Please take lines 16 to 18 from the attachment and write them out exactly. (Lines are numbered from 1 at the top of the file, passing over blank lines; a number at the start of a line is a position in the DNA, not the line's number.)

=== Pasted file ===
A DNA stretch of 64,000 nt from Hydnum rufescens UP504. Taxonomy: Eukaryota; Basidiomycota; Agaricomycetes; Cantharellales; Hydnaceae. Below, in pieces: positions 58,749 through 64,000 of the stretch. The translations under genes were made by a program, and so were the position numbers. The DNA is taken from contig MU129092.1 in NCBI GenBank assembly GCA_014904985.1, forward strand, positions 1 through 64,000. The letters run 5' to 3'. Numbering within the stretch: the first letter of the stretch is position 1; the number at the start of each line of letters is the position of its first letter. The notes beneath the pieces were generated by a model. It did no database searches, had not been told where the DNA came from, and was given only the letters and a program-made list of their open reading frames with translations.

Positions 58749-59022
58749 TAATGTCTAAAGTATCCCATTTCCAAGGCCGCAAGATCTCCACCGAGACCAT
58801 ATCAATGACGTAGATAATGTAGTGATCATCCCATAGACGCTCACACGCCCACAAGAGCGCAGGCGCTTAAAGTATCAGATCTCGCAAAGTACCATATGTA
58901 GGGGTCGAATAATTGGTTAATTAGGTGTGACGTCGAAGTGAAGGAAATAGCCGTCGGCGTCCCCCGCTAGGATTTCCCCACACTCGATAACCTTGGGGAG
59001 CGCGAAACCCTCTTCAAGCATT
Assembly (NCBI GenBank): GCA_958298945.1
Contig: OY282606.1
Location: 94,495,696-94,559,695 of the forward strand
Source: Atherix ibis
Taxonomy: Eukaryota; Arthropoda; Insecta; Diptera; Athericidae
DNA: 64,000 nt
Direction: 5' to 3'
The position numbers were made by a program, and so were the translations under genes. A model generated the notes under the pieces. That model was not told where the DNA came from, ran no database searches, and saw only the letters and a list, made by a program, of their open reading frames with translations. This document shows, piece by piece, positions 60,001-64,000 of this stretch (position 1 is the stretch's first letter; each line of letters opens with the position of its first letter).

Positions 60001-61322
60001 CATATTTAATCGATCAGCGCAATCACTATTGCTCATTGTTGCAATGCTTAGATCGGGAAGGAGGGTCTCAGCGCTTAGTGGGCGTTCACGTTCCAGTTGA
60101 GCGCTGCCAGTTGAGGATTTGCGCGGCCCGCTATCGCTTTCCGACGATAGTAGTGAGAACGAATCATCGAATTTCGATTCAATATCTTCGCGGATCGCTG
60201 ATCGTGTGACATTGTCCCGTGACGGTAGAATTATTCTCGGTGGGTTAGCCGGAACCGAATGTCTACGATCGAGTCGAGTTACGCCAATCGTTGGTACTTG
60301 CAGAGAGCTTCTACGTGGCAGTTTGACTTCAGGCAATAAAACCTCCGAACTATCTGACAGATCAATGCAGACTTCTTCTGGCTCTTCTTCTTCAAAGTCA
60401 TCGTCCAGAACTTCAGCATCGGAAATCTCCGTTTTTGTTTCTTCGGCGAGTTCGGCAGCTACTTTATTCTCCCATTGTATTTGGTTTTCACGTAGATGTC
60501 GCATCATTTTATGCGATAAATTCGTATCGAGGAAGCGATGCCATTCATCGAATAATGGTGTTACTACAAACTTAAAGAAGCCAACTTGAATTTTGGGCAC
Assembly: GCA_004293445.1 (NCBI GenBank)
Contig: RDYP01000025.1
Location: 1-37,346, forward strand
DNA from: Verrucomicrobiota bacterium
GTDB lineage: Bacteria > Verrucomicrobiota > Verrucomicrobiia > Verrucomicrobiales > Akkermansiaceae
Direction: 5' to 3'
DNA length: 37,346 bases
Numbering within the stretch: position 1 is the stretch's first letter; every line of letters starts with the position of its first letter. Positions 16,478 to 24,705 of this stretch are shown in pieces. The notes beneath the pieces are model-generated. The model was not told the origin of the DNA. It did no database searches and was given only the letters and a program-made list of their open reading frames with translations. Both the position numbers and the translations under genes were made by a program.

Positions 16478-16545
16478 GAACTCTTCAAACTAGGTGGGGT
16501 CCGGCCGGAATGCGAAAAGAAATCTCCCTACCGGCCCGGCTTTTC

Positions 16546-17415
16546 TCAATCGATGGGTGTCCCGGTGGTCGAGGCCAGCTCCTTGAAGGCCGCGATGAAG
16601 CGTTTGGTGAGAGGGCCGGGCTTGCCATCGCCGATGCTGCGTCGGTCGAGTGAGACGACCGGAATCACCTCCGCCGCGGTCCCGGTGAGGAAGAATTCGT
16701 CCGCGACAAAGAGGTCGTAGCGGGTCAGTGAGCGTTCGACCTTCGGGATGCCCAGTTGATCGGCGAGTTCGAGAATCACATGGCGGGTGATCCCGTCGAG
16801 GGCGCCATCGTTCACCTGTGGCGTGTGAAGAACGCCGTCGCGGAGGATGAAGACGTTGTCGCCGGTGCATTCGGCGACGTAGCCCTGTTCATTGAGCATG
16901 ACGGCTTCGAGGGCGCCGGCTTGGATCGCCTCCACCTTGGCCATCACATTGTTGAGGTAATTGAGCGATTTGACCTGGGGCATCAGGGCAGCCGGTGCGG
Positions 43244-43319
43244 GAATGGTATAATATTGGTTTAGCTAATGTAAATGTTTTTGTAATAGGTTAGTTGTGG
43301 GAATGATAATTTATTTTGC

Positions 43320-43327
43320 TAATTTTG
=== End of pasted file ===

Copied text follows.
60001 CATATTTAATCGATCAGCGCAATCACTATTGCTCATTGTTGCAATGCTTAGATCGGGAAGGAGGGTCTCAGCGCTTAGTGGGCGTTCACGTTCCAGTTGA
60101 GCGCTGCCAGTTGAGGATTTGCGCGGCCCGCTATCGCTTTCCGACGATAGTAGTGAGAACGAATCATCGAATTTCGATTCAATATCTTCGCGGATCGCTG
60201 ATCGTGTGACATTGTCCCGTGACGGTAGAATTATTCTCGGTGGGTTAGCCGGAACCGAATGTCTACGATCGAGTCGAGTTACGCCAATCGTTGGTACTTG